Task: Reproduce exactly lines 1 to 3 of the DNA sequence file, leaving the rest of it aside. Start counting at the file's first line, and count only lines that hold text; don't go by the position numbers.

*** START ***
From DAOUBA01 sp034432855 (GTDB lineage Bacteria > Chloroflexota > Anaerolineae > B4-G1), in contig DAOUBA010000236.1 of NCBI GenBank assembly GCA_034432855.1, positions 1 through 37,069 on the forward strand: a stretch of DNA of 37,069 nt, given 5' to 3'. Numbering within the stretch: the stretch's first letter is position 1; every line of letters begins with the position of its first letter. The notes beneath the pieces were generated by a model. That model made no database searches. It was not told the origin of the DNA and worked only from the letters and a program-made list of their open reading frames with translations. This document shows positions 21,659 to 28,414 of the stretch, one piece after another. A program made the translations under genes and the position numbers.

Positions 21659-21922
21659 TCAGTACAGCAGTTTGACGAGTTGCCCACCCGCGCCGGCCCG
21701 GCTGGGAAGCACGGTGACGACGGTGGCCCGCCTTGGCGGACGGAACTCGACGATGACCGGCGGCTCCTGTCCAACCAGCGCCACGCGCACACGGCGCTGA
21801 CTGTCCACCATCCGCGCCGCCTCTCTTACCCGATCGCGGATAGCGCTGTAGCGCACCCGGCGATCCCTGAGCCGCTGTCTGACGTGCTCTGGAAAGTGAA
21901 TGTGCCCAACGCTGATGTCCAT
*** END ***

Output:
From DAOUBA01 sp034432855 (GTDB lineage Bacteria > Chloroflexota > Anaerolineae > B4-G1), in contig DAOUBA010000236.1 of NCBI GenBank assembly GCA_034432855.1, positions 1 through 37,069 on the forward strand: a stretch of DNA of 37,069 nt, given 5' to 3'. Numbering within the stretch: the stretch's first letter is position 1; every line of letters begins with the position of its first letter. The notes beneath the pieces were generated by a model. That model made no database searches. It was not told the origin of the DNA and worked only from the letters and a program-made list of their open reading frames with translations. This document shows positions 21,659 to 28,414 of the stretch, one piece after another. A program made the translations under genes and the position numbers.

Positions 21659-21922
21659 TCAGTACAGCAGTTTGACGAGTTGCCCACCCGCGCCGGCCCG